In step 1206, the L1 signaling information is inspected to discover the location of the PLP containing the service guide bootstrap session (i.e., the file delivery session containing the bootstrap information). The PLP containing the bootstrap session may be identified based on a static identification value (e.g. fixed PLP_ID) or a PLP_type field known to the receiving device. Alternately or additionally, a Bootstrap PLP info field (e.g., BS_PLP_info) may be added in the beginning of the PLP frame. Note that because the PLP containing the SG bootstrap service is known ahead of time by the receiving device, other PLPs do not need to be received and decoded in order to inspect PSI/SI information contained therein for finding the service guide information.

FIG. 13 illustrates three sample embodiments for a PLP dedicated to carrying bootstrap information (i.e., the SG bootstrap PLP). In FIG. 13 encapsulation data (e.g., baseband headers, GSE headers, etc.), and other encapsulation data not needed for service guide discovery is not illustrated for convenience.

PLP 1301 illustrates a structure where no header compression is used and the protocol stack is supporting OMA BCAST delivery with ALC/FLUTE. At the beginning of PLP 1301, a bootstrap PLP information field (i.e., PLP INFO) includes header data used for identifying the PLP mapping data that identifies the locations (e.g., other PLPs) of other SG bootstrap information sessions, SG announcement information sessions, and SG delivery sessions. Following the PLP INFO field, IP layer headers (i.e., IP), transport layer headers (i.e., UDP), and session layer headers (i.e., ALC/FLUTE) are provided for upper layer processing of the bootstrap information. Following the header information, service guide bootstrap information is provided. The service guide bootstrap information may include information for identifying SG descriptors (e.g., provider and access descriptors), which may include information identifying one or more SGs available for reception. The SG descriptors may for example point to one or more dedicated SG announcement sessions for each identified SG, which may respectively point to one or more SG delivery sessions for that announcement session's SG.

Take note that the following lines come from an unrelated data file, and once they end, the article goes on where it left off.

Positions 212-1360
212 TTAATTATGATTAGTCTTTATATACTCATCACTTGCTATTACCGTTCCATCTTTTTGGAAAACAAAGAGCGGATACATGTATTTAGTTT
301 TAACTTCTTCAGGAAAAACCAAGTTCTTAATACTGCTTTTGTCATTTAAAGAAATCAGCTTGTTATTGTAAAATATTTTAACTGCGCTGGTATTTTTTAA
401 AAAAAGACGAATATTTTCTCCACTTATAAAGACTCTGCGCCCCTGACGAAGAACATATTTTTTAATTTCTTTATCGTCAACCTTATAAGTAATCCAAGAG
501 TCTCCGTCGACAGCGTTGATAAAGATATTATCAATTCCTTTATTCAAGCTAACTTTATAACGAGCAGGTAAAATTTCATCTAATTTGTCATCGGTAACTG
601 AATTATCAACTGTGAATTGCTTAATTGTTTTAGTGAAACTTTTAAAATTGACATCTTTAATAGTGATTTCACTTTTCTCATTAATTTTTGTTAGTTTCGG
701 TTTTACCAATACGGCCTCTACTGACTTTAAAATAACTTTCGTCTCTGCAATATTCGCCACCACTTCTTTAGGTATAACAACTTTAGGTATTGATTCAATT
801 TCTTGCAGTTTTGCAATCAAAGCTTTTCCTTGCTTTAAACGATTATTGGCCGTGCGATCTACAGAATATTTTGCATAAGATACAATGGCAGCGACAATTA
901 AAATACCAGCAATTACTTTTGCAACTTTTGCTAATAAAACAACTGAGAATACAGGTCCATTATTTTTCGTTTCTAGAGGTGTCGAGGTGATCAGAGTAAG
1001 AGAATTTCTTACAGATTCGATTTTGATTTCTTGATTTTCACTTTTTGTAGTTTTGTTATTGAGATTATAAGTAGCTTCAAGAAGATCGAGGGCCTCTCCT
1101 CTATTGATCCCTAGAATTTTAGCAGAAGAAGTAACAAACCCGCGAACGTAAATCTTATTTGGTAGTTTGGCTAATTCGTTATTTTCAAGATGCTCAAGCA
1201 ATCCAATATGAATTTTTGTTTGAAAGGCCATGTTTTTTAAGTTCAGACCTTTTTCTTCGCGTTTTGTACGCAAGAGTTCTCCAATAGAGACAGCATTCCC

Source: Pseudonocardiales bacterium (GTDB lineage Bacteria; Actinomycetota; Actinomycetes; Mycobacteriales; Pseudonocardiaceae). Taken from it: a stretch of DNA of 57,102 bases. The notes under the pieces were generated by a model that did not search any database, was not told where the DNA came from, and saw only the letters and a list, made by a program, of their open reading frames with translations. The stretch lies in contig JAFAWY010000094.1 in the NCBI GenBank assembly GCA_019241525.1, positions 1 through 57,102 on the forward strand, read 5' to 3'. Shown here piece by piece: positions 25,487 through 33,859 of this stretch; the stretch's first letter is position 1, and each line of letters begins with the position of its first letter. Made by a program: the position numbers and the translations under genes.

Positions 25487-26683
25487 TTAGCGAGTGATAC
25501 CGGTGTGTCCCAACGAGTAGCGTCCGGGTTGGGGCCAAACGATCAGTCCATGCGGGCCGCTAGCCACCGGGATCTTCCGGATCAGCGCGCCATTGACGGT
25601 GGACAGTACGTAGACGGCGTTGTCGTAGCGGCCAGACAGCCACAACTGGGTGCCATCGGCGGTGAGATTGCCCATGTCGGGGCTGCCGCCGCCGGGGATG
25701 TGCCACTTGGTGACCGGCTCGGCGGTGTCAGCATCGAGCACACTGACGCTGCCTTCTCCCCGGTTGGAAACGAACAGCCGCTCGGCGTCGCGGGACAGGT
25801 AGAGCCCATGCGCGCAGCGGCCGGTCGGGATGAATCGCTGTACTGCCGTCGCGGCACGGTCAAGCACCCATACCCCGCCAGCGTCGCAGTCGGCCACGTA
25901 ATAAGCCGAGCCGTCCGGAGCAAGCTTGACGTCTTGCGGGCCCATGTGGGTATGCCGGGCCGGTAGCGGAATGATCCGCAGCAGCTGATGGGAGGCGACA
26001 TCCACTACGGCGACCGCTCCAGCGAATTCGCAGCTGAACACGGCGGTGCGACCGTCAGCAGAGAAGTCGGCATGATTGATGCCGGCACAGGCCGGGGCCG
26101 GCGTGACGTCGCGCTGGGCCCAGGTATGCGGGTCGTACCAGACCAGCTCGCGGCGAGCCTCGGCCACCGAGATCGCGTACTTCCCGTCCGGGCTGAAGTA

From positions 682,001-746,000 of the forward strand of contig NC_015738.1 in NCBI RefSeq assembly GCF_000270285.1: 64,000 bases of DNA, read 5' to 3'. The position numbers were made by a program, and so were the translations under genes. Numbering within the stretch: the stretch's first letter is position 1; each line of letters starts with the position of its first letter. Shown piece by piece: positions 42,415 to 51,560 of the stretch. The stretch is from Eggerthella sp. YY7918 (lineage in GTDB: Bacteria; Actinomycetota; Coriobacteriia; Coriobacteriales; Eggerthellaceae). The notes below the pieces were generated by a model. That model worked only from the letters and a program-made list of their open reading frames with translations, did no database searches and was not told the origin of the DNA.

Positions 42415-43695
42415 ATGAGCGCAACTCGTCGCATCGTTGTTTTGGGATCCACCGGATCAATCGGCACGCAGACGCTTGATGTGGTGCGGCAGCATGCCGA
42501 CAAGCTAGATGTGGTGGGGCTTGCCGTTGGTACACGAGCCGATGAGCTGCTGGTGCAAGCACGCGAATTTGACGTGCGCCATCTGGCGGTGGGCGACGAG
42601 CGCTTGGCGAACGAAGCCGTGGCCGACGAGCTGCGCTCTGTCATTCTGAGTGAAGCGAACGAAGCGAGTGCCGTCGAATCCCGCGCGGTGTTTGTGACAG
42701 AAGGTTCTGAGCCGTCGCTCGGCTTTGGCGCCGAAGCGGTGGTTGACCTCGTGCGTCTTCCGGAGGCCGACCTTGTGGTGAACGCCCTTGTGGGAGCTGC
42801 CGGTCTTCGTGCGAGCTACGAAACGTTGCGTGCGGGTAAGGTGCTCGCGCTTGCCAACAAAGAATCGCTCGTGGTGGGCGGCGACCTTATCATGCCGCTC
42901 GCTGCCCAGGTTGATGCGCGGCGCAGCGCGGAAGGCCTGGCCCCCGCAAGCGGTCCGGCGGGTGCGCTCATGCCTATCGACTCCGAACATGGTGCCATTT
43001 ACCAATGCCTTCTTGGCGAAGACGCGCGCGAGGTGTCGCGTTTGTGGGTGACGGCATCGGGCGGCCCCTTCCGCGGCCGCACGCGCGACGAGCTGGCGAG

PLP 1302 is identical to PLP 1301, except that the IP/UPD layers are not used. In another embodiment, the use of an ALC/FLUTE session is eliminated, and the service guide is carried encapsulated within some other upper level session protocol, or directly mapped within the physical layer without encapsulation. PLP 1303 is also identical to PLP 1301, except for the addition of Robust Header Compression (RoHC) information. In such case the header compression information may be static or it may be carried, e.g., within the PLP INFO field. Note that the order of data fields (e.g., PLP INFO, IP, UDP, etc.) illustrated in FIG. 13 are only a few possibilities. Other embodiments may include the same fields within the PLPs, but the fields may be organized in a different order.

In one embodiment, the service guide bootstrap session, announcement sessions, and delivery sessions are mapped into separate PLPs. If multiple SGs are included, the announcement session for each SG may be mapped into a separate PLP, or into a common SG announcement PLP. Delivery sessions for different SGs may also be mapped into separate PLPs, or into a common SG delivery PLP.

In another variation, as illustrated in FIG. 14, the bootstrap session, announcement sessions, and delivery sessions are mapped into separate PLPs within the same group of PLPs identified with a group identifier (e.g., PLP_GROUP_ID). In such a case, the service guide bootstrap PLP1401 may be the common PLP of the group (e.g., common PLP of the physical layer frame), and the PLP1 (1402), PLP2 (1403) to PLPn (1404) may be data PLPs of the group (e.g., data PLPs of the physical layer frame). In this example, the PLP INFO header of the SG bootstrap PLP points to the other PLPs.

FIG. 15 illustrates an alternate view, where the PLP INFO field of the bootstrap PLP points to PLP1, which includes the service guide announcements session, and PLP2 through PLPn, which include service guide delivery sessions. The sessions may be delivered in ALC/FLUTE sessions as shown, or may be in any of the formats shown in FIG. 13. Further, in the example of FIG. 15, the PLPs may be within the same group as illustrated in FIG. 14, may be within different groups.

Returning to the process illustrated in FIG. 12, once the L1 signaling data has been inspected, the service guide bootstrap PLP is retrieved and the data therein accessed.